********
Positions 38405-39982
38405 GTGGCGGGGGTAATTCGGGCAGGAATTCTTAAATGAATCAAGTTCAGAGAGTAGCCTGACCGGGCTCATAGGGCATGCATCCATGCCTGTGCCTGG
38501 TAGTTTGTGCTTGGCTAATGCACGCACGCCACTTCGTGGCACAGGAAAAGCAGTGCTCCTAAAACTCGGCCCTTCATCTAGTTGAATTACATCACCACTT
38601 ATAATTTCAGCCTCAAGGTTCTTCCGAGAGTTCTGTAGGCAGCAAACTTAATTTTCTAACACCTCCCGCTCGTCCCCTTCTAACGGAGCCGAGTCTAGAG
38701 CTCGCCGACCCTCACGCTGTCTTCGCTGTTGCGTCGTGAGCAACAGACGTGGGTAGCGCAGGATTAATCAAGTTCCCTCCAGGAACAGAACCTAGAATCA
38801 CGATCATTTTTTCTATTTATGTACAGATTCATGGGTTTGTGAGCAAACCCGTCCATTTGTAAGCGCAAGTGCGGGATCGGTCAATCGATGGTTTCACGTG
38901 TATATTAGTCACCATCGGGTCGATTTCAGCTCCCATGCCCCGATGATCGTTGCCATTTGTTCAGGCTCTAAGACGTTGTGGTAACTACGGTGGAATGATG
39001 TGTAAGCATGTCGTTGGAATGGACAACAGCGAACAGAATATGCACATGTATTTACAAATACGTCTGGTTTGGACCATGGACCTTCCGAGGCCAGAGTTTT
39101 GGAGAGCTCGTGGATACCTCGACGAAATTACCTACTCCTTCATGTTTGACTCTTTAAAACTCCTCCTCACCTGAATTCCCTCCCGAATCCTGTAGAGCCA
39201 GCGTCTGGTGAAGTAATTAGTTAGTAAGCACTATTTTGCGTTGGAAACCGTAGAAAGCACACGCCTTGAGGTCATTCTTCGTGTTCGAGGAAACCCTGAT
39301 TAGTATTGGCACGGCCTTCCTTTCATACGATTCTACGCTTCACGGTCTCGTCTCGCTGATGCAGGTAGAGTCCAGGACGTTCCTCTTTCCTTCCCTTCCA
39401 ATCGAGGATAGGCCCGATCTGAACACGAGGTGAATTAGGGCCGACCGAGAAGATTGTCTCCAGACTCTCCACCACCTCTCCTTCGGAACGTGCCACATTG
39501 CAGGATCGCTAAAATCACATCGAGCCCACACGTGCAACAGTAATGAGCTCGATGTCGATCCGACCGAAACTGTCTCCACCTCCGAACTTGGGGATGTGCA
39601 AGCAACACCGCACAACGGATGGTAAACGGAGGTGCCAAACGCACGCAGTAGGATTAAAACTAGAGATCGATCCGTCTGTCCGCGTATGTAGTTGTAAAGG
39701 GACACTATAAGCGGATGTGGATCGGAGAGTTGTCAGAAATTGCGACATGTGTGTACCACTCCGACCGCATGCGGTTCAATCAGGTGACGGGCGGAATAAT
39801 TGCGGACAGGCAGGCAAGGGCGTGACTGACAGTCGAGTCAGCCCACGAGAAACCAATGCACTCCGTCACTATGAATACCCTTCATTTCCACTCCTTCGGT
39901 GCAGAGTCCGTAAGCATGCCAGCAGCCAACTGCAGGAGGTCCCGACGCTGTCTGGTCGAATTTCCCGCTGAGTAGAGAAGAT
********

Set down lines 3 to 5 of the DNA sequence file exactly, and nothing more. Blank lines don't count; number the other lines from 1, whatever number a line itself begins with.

38501 TAGTTTGTGCTTGGCTAATGCACGCACGCCACTTCGTGGCACAGGAAAAGCAGTGCTCCTAAAACTCGGCCCTTCATCTAGTTGAATTACATCACCACTT
38601 ATAATTTCAGCCTCAAGGTTCTTCCGAGAGTTCTGTAGGCAGCAAACTTAATTTTCTAACACCTCCCGCTCGTCCCCTTCTAACGGAGCCGAGTCTAGAG
38701 CTCGCCGACCCTCACGCTGTCTTCGCTGTTGCGTCGTGAGCAACAGACGTGGGTAGCGCAGGATTAATCAAGTTCCCTCCAGGAACAGAACCTAGAATCA